Leisure and Cultural Services Department - Antiquities and Monuments Office | Brand Hong Kong - Asia's world city
GovHK | Graphical Mode | Traditional Chinese | Simplified Chinese | Search | Site Map | Contact Us
About Us | What's New | Archaeology | Built Heritage | Declared Monuments | Heritage Impact Assessment | Hong Kong Heritage Discovery Centre | Ping Shan Tang Clan Gallery cum Heritage Trail Visitors Centre | Heritage Trails | Docent Services| Wun Yiu Exhibition | Online Exhibition | Friends of Heritage | Young Friends of Heritage | FAQ | Links | Research Resources and Reports | Download Area | Back to Cultural Services | Back to LCSD
King Yin Lei open for public visits
Following more than two years of intense on-site and off-site work supervised by Professor Tang Guohua, conservation expert from the Guangzhou University, College of Architecture and Urban Planning, the restoration of King Yin Lei, a declared monument, has been completed and members of the public can, for the first time, enter this mansion to appreciate its architectural beauty.
The Commissioner for Heritage's Office of the Development Bureau will organise 10 open days at King Yin Lei falling on weekends from April 2 to 17 until April 25, including the Easter holidays (April 22 to 25), for the public to visit the building.
A spokesman for the Development Bureau today (March 23) said that following the completion of restoration works, the next challenge is to find a suitable use for King Yin Lei that will meet the objectives of sustainable heritage conservation and public accessibility.
“We will include King Yin Lei in the third batch of historic buildings under the Revitalising Historic Buildings Through Partnership Scheme (Revitalisation Scheme) to identify the most suitable use for the building under the management of a non-profit-making organisation. Details of the third batch of the revitalisation scheme will be announced in June.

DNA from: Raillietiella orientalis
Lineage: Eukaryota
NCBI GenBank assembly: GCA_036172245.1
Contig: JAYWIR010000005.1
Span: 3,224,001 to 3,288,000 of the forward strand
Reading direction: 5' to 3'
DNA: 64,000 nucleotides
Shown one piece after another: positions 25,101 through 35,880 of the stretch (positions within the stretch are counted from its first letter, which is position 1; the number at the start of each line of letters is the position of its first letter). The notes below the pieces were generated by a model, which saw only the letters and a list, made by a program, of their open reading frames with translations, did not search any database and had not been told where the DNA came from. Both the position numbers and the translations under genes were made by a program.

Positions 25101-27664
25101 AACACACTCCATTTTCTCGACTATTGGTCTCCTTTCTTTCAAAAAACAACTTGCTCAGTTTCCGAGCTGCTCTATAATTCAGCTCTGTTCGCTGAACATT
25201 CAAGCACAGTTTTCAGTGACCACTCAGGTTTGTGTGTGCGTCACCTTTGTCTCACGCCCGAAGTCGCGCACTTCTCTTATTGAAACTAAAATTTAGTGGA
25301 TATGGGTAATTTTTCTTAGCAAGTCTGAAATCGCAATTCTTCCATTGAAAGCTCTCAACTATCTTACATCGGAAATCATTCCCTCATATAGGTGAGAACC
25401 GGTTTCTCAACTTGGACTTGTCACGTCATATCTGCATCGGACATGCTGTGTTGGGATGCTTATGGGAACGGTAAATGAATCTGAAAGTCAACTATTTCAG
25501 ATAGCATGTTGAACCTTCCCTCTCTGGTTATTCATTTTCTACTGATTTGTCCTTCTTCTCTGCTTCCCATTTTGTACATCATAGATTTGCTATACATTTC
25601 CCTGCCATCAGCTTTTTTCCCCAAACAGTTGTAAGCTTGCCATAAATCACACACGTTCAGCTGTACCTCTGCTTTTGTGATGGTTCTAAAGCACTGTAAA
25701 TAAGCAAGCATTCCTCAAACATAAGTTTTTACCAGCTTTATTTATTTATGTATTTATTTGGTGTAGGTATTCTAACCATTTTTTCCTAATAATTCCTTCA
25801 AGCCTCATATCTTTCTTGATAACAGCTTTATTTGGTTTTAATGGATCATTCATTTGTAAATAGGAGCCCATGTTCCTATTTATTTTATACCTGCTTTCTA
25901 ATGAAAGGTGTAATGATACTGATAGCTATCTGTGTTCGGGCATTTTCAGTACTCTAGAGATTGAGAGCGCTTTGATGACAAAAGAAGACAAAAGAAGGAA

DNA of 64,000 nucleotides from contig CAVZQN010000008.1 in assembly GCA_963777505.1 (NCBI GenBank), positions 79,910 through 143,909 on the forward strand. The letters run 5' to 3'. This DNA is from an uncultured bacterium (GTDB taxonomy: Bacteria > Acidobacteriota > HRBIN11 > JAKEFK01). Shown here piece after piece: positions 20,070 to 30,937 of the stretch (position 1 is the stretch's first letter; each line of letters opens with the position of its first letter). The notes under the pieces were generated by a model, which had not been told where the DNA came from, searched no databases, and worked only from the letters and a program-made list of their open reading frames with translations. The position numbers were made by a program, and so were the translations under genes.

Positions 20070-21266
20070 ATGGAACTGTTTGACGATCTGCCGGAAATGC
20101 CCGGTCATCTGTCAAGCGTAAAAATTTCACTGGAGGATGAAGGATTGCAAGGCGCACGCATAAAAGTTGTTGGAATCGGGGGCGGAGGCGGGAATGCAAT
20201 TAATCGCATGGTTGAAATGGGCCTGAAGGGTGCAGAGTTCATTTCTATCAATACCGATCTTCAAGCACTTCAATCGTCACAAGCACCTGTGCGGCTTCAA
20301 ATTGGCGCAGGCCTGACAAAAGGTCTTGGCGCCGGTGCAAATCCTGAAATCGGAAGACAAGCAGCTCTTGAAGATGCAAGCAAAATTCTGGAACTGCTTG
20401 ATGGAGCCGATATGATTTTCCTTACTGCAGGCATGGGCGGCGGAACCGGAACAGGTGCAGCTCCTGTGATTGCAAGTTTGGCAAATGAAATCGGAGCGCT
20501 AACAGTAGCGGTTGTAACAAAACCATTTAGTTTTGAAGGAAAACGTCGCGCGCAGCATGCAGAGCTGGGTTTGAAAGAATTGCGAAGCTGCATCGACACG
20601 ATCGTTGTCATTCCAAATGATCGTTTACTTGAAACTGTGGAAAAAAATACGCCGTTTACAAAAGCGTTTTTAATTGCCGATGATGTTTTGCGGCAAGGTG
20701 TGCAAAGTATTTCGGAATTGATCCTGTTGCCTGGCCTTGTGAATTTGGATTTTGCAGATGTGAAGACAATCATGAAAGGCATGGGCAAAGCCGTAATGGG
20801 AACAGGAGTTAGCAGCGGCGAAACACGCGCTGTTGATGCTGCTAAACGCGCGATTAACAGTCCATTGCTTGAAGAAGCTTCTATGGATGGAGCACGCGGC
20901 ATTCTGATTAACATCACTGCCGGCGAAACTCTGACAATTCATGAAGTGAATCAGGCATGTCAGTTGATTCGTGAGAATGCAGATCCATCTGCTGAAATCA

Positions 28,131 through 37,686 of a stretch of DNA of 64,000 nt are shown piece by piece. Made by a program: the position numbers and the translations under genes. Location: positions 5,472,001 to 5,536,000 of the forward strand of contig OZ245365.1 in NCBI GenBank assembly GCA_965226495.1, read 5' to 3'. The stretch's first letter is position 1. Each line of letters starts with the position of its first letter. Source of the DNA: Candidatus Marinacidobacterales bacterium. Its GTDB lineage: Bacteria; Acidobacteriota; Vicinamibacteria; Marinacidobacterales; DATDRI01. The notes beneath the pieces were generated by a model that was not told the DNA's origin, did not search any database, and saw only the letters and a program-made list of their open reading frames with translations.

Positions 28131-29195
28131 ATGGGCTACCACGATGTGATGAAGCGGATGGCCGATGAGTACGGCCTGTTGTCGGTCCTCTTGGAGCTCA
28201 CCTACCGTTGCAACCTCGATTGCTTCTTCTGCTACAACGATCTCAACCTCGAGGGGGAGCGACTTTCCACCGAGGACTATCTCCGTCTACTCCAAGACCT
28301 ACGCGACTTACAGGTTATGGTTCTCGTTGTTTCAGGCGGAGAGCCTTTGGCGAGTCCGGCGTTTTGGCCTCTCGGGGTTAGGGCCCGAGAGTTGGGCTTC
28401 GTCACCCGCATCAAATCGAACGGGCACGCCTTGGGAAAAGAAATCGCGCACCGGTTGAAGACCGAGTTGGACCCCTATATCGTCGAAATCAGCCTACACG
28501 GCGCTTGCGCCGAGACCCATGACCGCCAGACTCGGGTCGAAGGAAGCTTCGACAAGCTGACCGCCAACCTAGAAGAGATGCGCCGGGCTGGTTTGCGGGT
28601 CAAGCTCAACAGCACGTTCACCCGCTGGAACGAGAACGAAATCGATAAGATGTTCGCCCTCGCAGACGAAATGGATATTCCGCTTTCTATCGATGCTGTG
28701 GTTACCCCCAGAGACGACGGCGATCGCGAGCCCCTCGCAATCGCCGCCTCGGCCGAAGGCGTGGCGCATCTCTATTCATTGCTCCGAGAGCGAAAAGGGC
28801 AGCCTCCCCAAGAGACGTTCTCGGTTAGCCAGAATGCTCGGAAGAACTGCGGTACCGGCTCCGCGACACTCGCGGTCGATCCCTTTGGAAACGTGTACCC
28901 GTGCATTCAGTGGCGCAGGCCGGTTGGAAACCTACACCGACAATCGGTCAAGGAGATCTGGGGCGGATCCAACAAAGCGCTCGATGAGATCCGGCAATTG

“We hope that the open days will help stimulate public views and suggestions on the adaptive re-use of the monument. An opinion card will be distributed during the open days for visitors to let us know their views,” the spokesman said.
Admission tickets for visiting King Yin Lei can be collected through the following three channels:
(a) Through online registration at the heritage conservation website of the Development Bureau (www.heritage.gov.hk) from 8am on March 24 (Thursday);
(b) Complete the registration form available at the heritage conservation website from 8am on March 24. Registration forms should be returned to the Commissioner for Heritage's Office via fax at 3167 2699; or
(c) Admission tickets will also be distributed at the Hong Kong Heritage Discovery Centre (HDC) at Kowloon Park, Haiphong Road, Tsim Sha Tsui, Kowloon, from March 26 (Saturday) during opening hours. HDC is open from Mondays to Saturdays (except Thursdays) from 10am to 6pm and on Sundays and public holidays from 10am to7 pm. Please visit the Antiquities and Monuments Office's website (www.amo.gov.hk) to learn more about the HDC.
Each open day will have a morning and afternoon session from 10am to 12.30pm and from 2pm to 4.30pm respectively. Each person can obtain a maximum of four tickets in any one session on a first-come, first-served basis. A total of 20 000 tickets will be distributed to the public.
There are no parking facilities at King Yin Lei. Members of the public are encouraged to use public transport to access the venue.
For enquiries about the open days, please call the Commissioner for Heritage's Office of the Development Bureau at 2848 6213 or 2848 6214.
Originally named “Hei Lo”, King Yin Lei was built in 1937 by Mrs Shum Li Po-lun and Mr Shum Yat-chor, a merchant and philanthropist from Guangdong Province. The building combines Chinese and Western architectural influences in a sophisticated manner, demonstrating the superb building technology and craftsmanship available in Hong Kong's pre-war period.
In September 2007, works to remove the roof tiles, stone features and window frames were noticed at King Yin Lei aroused a public outcry and calls for its preservation. The Government took decisive action by declaring the building a proposed monument and reached an agreement with the owner swiftly for a non-in-situ land exchange, marking a precedent in Hong Kong's protection of privately-owned historic buildings under the new heritage conservation policy adopted in 2007. As part of the agreement, the owner consented to fund King Yin Lei's restoration costs.
King Yin Lei was declared a monument in July 2008 and put under permanent statutory protection. Through the assistance of the State Administration of Cultural Heritage, Professor Tang Guohua was commissioned to draw up a restoration proposal. Restoration work commenced in September 2008, and was substantially completed by December 2010.
Ends/Wednesday, March 23, 2011
Issued at HKT 15:09
King Yin Lei Public Open Day Details
End of page